SA’s declining housing industry needs an affordability boost

The building industry wants a raft of reforms to arrest the sharp decline of South Australia’s housing market – and that means measures like compulsory rainwater tanks need to be reconsidered, argues Ian Markos.

Dec 11, 2018, updated Dec 11, 2018

South Australia’s housing industry is struggling.

Building approvals for private sector houses have declined for 11 consecutive months and are at a five-year low. The 600 houses approved in October was the lowest since April 2013. A whopping 126 more homes were approved during the same period last year.

News last week another builder had gone into administration sent shockwaves through the industry. It was a striking reminder of the current state of the market.

There is a myriad of reasons for the decline. The state’s population growth was less than half the national average last year, keeping a lid on demand. Interstate migration represented a net loss of 6800 people during 2016/17. When you look at dwelling price to income ratio – a more accurate indicator of affordability – South Australia is actually the third most expensive state and significantly higher than international averages.

Recently expired concessions for off-the-plan apartments, supported by Master Builders SA, were tremendously successful in stimulating that market segment. However, there was no equivalent assistance for families who want to live and work in the suburbs and have a backyard for their kids to play in.

Finance is also tighter in the midst of the banking royal commission and APRA interventions. The number of loan rejections for first homebuyers nationally has skyrocketed from 282 in August 2017 to 3828 in July 2018. Investors have not fared any better, with the number of rejections shooting up from 1144 to 16,076 over the same period.

Master Builders SA is confident we have the blueprint to turn things around. “Make Housing Great Again”, our five-point plan to rejuvenate the housing sector and help more first home buyers get into the market, will help build a highly productive industry and a prosperous South Australian economy. According to the ABS, for every $1 million spent in construction a possible $2.9 million of output would be generated, including 37 jobs.

Our plan is simple, practical and based on what is proven to work. There is no single magic bullet. Our suggested approach on affordability is the same as how to eat an elephant – “one bite at a time”.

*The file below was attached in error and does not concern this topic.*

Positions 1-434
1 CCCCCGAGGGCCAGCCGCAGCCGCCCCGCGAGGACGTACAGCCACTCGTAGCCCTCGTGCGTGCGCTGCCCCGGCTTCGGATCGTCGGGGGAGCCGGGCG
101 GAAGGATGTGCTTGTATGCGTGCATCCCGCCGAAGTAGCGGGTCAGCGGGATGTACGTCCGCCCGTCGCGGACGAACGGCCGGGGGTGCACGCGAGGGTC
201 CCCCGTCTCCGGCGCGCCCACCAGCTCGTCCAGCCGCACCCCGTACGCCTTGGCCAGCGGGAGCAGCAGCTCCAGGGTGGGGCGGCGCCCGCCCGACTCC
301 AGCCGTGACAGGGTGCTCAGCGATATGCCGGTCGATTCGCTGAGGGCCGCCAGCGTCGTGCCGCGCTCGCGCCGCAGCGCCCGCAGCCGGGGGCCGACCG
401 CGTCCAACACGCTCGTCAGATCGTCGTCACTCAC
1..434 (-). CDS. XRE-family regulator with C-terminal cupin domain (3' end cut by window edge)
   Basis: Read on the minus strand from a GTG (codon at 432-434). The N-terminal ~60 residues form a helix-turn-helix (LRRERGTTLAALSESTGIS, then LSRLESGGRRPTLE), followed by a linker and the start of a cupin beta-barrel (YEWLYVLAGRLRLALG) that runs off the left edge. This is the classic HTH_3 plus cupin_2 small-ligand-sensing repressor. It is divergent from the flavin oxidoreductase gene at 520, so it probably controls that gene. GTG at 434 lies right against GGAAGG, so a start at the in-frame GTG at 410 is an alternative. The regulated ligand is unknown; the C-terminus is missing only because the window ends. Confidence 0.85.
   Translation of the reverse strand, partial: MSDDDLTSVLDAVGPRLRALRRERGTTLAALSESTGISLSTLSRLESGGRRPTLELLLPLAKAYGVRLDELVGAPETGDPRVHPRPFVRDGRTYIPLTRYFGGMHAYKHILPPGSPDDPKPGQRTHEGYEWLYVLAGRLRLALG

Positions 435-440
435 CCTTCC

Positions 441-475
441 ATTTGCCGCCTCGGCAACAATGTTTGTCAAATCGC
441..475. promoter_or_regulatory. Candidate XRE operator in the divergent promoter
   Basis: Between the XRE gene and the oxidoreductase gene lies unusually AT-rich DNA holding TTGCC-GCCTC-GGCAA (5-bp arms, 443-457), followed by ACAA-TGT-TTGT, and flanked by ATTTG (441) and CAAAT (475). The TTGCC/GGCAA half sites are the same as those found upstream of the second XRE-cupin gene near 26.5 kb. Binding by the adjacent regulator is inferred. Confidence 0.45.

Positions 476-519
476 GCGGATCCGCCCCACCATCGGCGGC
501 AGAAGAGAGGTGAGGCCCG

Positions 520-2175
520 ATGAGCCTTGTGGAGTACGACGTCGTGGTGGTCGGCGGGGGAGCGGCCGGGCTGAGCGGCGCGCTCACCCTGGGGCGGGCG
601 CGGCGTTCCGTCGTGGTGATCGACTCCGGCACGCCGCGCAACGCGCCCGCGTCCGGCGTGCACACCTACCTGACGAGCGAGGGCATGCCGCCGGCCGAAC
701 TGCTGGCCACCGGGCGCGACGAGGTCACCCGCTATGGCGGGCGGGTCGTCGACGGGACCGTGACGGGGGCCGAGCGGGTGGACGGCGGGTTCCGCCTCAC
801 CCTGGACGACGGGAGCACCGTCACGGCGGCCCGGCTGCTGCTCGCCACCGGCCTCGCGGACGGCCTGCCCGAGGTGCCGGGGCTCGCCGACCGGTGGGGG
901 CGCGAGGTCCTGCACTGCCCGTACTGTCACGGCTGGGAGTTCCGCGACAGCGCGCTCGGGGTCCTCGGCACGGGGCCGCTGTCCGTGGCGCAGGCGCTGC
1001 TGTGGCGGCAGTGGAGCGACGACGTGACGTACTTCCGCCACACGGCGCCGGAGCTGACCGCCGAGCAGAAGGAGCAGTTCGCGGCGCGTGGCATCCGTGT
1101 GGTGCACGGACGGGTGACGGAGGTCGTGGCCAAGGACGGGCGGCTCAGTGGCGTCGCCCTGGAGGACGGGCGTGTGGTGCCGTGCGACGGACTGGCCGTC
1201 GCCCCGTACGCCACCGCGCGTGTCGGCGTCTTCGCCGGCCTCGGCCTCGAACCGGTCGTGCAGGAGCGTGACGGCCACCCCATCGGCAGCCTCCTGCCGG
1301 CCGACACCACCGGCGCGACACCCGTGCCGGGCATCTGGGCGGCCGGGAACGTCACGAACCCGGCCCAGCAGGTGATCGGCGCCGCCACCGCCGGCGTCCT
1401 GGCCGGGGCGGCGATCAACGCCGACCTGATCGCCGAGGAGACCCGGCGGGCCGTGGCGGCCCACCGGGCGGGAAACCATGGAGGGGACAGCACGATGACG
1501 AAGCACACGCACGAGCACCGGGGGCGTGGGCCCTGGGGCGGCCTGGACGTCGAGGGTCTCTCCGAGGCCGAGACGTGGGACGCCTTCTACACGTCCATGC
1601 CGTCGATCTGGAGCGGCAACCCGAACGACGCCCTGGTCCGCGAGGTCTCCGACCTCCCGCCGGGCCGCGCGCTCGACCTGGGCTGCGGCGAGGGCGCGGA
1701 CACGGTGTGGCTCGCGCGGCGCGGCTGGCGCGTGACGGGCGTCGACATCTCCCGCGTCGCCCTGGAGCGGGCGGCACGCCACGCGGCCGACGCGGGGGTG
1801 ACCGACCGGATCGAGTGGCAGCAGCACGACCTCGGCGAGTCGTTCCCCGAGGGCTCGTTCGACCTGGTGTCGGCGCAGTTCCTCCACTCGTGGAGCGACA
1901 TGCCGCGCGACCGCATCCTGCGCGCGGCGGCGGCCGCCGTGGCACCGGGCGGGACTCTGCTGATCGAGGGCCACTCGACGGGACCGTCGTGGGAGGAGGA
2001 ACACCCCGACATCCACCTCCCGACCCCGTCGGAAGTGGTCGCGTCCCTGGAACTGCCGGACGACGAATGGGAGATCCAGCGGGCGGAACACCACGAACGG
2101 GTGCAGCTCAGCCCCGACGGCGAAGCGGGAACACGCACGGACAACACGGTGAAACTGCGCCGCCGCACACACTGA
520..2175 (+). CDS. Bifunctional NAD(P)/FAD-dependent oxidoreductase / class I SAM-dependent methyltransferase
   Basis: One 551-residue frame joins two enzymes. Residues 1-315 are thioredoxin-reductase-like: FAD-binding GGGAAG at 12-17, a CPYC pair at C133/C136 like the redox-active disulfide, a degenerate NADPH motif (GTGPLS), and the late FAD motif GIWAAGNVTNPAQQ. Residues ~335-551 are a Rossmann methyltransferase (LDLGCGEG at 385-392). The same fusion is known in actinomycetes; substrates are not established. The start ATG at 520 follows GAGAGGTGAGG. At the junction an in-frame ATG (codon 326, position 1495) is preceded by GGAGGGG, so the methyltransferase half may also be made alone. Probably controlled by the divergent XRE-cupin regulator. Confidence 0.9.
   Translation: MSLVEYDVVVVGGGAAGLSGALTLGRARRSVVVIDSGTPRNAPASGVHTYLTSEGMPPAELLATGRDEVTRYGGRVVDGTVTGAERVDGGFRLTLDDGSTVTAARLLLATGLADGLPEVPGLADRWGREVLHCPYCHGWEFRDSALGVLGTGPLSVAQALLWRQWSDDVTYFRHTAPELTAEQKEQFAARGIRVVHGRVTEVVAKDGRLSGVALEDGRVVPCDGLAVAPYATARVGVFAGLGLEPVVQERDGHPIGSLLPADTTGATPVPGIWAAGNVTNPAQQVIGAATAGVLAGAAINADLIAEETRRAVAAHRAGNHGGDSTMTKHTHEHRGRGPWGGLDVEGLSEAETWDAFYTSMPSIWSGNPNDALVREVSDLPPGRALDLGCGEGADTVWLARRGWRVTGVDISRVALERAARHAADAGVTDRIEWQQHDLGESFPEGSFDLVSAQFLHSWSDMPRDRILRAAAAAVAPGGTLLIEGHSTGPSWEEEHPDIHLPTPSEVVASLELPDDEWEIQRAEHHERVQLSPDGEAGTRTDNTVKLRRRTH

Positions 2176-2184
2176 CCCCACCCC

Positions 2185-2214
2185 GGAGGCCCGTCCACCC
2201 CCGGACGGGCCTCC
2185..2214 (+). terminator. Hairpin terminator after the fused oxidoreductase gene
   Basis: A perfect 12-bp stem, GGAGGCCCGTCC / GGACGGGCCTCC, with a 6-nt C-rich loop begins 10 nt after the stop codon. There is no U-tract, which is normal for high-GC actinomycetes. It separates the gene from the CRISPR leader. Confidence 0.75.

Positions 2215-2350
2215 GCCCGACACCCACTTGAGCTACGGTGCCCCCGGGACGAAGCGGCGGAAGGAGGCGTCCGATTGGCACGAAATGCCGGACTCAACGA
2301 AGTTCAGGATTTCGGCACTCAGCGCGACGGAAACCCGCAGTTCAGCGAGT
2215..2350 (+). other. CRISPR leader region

House prices are driven up by about 40 per cent by inept land release strategies, unnecessary planning and building requirements and expensive development levies, taxes and charges. The newly-established South Australian Productivity Commission must investigate red tape that is preventing first home buyers entering the market and businesses from growing and employing more South Australians.

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Adding to the sense of urgency is that home buyers could see their borrowing capacity cut as a result of reforms likely to be driven by the banking royal commission. According to Digital Finance Analytics, those with a household income of $150,000 could see a 34 per cent reduction in their borrowing limit from $817,340 to $538,622.

South Australia must introduce a stamp duty exemption for first home buyers on new builds up to the median house price. Similar policies have seen the first home buyer markets in New South Wales and Victoria go absolutely gangbusters since being introduced in July 2017.

The draconian requirement to install plumbed minimum-sized rainwater tanks must be abolished. When Queensland removed this in 2013, it was estimated the average home buyer saved more than $5000. If South Australia followed suit and a stamp duty exemption was introduced, these two policies alone would mean the average first home buyer would not have to borrow approximately $25,000. For many, that’s the difference between owning your own home or not.

Master Builders SA also recommends that the existing First Home Owner Grant of up to $15,000 be increased to $20,000 in regional South Australia. This is based on the very successful model for regional Victoria.

South Australia is currently undergoing the biggest changes to the planning system in decades. While this represents a tremendous opportunity, there is also great risk. A key principle must be that planning reforms promote economic growth, not threaten affordability. Master Builders SA is deeply concerned about the cost implications of proposals on climate-smart buildings, water sensitive urban design, green infrastructure, urban greening and tree canopy enhancement.

The Marshall Government should be commended for the work it is doing on migration and immigration policy, but the industry can’t wait years for the rubber to hit the road. The latest report by Macromonitor, one of Australia’s leading industry research and forecasting firms, warns of a decline in the value of houses and total residential building in each of the next four years.

The clock is ticking. We can’t wait for another builder to go into administration. Policy-makers must stand up for first home buyers and the thousands of South Australians directly employed in the industry. Next year’s State Budget is a golden opportunity for the Marshall Government to draw a line in the sand and make a statement that South Australia is the place for housing affordability.

Ian Markos is CEO of Master Builders SA.

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